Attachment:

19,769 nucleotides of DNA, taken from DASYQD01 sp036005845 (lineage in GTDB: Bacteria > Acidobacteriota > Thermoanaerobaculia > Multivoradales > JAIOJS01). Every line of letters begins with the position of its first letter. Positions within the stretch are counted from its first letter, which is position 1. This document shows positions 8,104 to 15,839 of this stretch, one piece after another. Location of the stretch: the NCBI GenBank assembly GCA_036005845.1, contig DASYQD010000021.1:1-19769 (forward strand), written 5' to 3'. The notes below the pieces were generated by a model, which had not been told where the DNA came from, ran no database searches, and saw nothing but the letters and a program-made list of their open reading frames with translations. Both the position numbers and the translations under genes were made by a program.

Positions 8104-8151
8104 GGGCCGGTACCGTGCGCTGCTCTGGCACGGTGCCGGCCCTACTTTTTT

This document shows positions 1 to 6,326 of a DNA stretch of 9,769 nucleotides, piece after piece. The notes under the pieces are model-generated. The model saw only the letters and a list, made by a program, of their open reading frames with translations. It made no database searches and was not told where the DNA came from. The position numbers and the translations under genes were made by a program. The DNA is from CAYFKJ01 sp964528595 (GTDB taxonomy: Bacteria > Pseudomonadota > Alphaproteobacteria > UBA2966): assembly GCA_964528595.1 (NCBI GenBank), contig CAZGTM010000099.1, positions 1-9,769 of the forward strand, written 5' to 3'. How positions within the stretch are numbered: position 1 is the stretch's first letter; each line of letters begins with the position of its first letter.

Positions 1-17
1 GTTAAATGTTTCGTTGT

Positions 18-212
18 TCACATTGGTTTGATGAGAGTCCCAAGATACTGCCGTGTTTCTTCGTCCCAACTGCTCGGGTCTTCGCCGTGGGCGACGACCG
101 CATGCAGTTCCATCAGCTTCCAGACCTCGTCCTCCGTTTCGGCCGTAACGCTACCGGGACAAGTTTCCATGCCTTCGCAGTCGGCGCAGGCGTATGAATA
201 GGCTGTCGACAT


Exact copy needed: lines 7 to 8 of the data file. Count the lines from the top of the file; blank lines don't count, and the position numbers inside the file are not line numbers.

Positions 18-212
18 TCACATTGGTTTGATGAGAGTCCCAAGATACTGCCGTGTTTCTTCGTCCCAACTGCTCGGGTCTTCGCCGTGGGCGACGACCG